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WHL U.S. Division: Early Look at Next Year's Teams: Spokane

Training camps for the 2016/17 are just over two months away. What will the rosters of the five U.S. Division teams look like and who is the early favorite on paper?

Kailer Yamamoto leads the way for the Chiefs and coudl very well contend for the WHL scoring title
Kailer Yamamoto leads the way for the Chiefs and coudl very well contend for the WHL scoring title
Derek Leung/Getty Images

It's never too early to take a look at how the next WHL season will shape up and now is as good of a time as any, to do just that.

In breaking down the U.S. Division outlook for 2016/17, let's go over the teams in order of their finish last year.

2016/17 U.S. Division Early Preview Part Four: Spokane Chiefs

-The Chiefs were a bit of a surprise last season as a pretty young team won 33 games and gave Victoria all they could handle in the first round of the playoffs. The good news for the Chiefs is their very talented youth core will be a year older.

Key Losses:

-Five-year d-man Jason Fram aged out of the league, as did forwards Presten Kopeck and Wyatt Johnson. Kopeck and Johnson were acquired from Red Deer as part of the Adam Helewka trade. Even with the loss of those three, Spokane should be okay, considering they return their top-four scores from last year's squad and six of their top-seven.

Incoming Rookies:

-Top 2015 Bantam Draft selection: d-man Ty Smith showed a lot during his two-game stint with the Chiefs, notching two assists and looking like he is loaded with potential. He should get a lot of top-four minutes, which will be great for his development. Another d-man from that draft, Matt Leduc could crack the top-six. He was a second round pick for Spokane. Though he is an incoming 16-year-old, he already stands at 6'5" and 195 lbs.

2016/17 Overage Situation:

-This got a lot more complicated in May, when the Chiefs traded for 1996 born goalie Jayden Sittler and a fifth round pick in 2016 for two other draft picks (likely conditional). Sittler joins a crowded group of 1996 born players and also further complicates the goaltending situation. Also 1996 born and on the Chiefs' roster are forwards Keanu Yamamoto, Jacob Cardiff, Markson Bechtold, Austrian import Dominic Zwerger and d-man Matthew Sozanski. Zwerger, Yamamoto and Bechtold were numbers two through four on the team in scoring last season, so you would think that they would be the favorites to be the final three overagers. However, Spokane could definitely use Sozanski on a blue line that will be hurting with the loss of Fram. Also, acquiring Sittler means that they are definitely looking at him as the possible number one option over returning starter Tyson Verhlest and the guy who carried the torch in the playoffs, Lasse Petersen. Outside of maybe Cardiff, whomever the Chiefs decide not to keep, should get them some assets via trade.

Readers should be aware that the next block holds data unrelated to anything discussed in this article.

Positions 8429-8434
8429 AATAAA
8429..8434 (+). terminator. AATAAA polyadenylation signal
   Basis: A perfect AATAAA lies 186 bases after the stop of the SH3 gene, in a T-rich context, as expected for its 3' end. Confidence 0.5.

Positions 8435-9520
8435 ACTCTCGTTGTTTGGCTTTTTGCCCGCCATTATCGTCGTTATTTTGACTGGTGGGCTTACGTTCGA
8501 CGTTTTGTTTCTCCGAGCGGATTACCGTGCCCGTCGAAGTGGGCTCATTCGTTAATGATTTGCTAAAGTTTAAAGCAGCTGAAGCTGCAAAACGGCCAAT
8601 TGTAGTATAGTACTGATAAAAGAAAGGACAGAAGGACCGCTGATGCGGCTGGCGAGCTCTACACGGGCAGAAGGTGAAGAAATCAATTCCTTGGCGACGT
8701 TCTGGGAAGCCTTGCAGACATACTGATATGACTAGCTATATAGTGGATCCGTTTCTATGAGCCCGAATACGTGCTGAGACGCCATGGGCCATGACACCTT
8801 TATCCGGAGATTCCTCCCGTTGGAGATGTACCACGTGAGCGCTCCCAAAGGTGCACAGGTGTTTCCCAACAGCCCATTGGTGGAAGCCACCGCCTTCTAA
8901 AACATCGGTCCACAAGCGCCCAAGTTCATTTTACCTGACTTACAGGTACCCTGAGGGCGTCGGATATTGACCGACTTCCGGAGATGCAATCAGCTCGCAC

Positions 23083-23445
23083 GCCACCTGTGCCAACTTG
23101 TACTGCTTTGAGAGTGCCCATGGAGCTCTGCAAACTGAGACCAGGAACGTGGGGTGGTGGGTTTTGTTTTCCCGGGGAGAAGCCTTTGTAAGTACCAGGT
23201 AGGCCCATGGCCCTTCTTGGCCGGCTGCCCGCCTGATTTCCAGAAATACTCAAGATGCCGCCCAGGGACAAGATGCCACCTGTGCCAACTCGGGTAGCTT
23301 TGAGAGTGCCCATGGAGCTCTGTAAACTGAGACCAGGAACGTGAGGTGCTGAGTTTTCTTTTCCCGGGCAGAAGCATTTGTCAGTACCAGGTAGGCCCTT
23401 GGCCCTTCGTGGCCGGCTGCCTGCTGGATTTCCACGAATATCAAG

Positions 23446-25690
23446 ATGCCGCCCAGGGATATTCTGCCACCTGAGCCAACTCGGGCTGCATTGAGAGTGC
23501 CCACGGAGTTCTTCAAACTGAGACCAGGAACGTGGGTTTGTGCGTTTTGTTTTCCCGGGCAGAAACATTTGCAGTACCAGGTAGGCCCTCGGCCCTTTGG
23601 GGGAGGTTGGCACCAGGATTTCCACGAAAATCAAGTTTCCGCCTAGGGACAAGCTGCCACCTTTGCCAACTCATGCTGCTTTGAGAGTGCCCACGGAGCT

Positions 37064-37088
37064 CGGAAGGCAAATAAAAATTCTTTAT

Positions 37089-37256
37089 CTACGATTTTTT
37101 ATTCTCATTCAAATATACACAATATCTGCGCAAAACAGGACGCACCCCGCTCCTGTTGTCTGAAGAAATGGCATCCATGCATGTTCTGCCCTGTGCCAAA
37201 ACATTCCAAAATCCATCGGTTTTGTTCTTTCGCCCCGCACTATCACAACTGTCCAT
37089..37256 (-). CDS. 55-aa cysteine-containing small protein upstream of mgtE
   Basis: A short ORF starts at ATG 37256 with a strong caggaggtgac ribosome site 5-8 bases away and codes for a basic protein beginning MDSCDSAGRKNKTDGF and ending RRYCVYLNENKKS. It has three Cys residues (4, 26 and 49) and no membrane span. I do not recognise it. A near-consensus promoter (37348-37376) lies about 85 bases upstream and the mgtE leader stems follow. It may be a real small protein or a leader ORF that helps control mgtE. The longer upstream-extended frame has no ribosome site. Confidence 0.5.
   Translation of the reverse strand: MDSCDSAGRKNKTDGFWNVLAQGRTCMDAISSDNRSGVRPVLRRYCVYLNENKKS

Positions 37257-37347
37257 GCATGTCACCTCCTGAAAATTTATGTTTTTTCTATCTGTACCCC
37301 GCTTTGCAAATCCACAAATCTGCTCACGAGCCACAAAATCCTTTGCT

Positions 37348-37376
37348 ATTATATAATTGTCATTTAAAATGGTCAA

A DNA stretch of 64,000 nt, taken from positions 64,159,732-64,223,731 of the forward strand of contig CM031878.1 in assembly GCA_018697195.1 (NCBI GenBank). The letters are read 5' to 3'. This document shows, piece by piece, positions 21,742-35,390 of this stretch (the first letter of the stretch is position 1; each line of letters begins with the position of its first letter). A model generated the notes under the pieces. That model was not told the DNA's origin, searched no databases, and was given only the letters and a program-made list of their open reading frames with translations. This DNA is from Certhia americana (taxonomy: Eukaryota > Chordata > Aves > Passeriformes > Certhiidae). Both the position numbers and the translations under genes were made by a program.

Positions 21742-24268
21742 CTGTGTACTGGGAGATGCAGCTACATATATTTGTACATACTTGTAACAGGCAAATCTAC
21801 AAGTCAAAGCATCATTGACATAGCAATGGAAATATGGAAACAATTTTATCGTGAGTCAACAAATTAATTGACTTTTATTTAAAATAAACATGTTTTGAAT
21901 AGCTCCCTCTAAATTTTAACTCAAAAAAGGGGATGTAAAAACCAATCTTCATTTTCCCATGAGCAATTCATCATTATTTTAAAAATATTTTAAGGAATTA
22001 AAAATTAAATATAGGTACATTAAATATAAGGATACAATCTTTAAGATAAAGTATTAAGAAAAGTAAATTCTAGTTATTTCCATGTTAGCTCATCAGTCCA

2016/17 Import Situation:

-Dominic Zwerger could very well get offered a professional deal somewhere and simultaneously take himself out of the mix for an overage spot, along with one of the two import spots. If he does return, Spokane would be tempted to keep him as a two-spotter. Zwerger has a lot of talent and is a potential 70-point guy after improving from 26 to 38 to 55 points in his first three seasons with the Chiefs. Danish forward Nik Andersen is their other import and had 18 points last season as a 17-year-old rookie.

Three Big Questions:

1) Past or Future?

-Do the Chiefs choose to move out the likes of Zwerger, Bechtold and Sozanski in order to give more ice time to the likes of Jaret Anderson-Dolan, Ethan McIndoe, Hayden Ostir and Ty Smith? Or do they continue to try to stay competitive and get those four core guys playoff experience. That decision about what benefits you in the long run will be a tough one for Don Nachbaur and the Chiefs to make.

2) Three-Headed Goalie?

-Last season Spokane played four different goalies. Garret Hughson played four games before ending up in the OHL. Tyson Verhlest had an up and down season before getting hurt and giving way to Lasse Petersen. The latter goalie was solid in the playoffs setting up a goaltending controversy in 2016/17. Then the Chiefs traded for Jayden Sittler, adding a third goalie to the mix.  Sittler was stellar last season as part of a two-headed goalie duo in Lethbridge, but makes this a three-headed combination. Just like last season, I would expect the Chiefs to hold onto all three up until they are forced into trading or releasing one of them. By that point, they should know exactly what each one brings. I'm thinking that Sittler and Petersen will be the last goalies standing and Verhelst will find a home somewhere else.

3) How Will They Attend to the Center Hole?

-Jaret Anderson-Dolan was asked to be a number one center at times last season as a 16-year-old rookie. The Chiefs gave him more time to grow into that role by trading for both Johnson and Kopeck and trying Markson Bechtold out as a center. Both Johnson and Kopeck are gone now and Anderson-Dolan and Bechtold are, once again, slotted for the top two center spots on the depth chart . As a 17-year-old, JAD should be more prepared, but I'd feel better about the team's chances in 2016/17, if they traded for another top-six center and didn't force a very young player into such a pivotal role. Curtis Miske, right now, is the only other returning center on the roster and he seems better fitted as a third-line center-man.

Outlook:

-Nachbaur and G.M Tim Speltz try to win both now and in the future and battle it out with Everett for the spot right behind Seattle in the division. They will be a very intriguing team to watch over the next couple of seasons as their high bantam picks mature and they become the U.S. team with a slew of elite talent.